Chile Removes Cannabis From List of Hard Drugs

Chilean President Michelle Bachelet signed a decree Friday that removes marijuana from the country’s list of “hard drugs,” High Times reports. The order authorizes Chile’s Ministry of Health to “permit and control the use of cannabis, extracts and tinctures, for the manufacture of pharmaceutical products.”

Removing marijuana from the hard drug list means that getting caught with the drug no longer carries long prison sentences. Many who used cannabis for medical purposes have been arrested and charged as drug dealers under the previous law.

The change in the law doesn’t come as much of a surprise, considering the government recently approved a 6,900-plant medical marijuana pilot farm. The farm, which currently grows 20 different high-potency strains of cannabis, is the largest of its kind in Latin America, and the harvest is expected in April. 4,000 medical marijuana patients in Chile stand to benefit from the production and processing of the farm’s cannabis, which will be made into oils.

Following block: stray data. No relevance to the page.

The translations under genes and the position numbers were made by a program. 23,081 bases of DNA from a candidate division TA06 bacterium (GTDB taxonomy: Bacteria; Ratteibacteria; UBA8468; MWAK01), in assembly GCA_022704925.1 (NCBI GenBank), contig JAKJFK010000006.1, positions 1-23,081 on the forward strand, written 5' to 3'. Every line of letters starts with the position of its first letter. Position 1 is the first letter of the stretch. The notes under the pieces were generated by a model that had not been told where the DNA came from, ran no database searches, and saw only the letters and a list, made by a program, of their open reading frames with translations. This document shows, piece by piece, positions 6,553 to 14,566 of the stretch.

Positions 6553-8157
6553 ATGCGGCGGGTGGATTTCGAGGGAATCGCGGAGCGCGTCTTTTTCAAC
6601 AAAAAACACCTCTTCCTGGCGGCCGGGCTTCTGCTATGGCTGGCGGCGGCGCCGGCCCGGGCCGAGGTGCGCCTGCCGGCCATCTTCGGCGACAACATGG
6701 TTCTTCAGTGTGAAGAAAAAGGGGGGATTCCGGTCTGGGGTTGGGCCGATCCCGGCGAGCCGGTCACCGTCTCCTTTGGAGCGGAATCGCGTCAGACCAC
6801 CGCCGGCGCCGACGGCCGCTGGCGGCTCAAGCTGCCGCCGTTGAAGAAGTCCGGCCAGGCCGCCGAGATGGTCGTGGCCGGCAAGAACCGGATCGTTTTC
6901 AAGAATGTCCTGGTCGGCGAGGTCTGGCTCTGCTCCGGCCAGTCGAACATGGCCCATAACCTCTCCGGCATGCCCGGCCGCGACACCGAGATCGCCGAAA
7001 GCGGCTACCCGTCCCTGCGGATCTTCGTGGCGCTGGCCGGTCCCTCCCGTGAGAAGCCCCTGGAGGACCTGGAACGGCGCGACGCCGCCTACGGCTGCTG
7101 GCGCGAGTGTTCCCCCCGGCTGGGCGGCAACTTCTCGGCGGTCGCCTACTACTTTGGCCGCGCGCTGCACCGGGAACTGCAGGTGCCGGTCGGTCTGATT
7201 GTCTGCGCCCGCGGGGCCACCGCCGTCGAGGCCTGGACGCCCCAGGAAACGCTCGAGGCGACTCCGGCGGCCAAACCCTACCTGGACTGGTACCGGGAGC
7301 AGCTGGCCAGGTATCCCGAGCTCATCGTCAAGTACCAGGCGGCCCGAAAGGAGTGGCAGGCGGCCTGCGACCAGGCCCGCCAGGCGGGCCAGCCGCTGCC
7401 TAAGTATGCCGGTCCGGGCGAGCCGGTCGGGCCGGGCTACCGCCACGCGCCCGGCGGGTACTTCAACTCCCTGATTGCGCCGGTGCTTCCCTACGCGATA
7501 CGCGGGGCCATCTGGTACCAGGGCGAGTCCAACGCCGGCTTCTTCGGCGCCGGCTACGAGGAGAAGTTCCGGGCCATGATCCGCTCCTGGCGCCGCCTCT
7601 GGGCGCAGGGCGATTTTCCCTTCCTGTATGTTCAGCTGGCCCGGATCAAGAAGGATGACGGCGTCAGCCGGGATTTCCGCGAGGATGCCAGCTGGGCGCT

Medical and recreational marijuana was decriminalized in Chile in July. Chileans can now possess up to 10 grams and six marijuana plants per household.

A 2014 poll by the Chilean market and public opinion company Camden found that fifty percent of Chileans are in favor of recreational marijuana, while 45% were against it. However, the poll found that 86% of Chileans were in favor of medical marijuana.

Photo Credit: BruceW.


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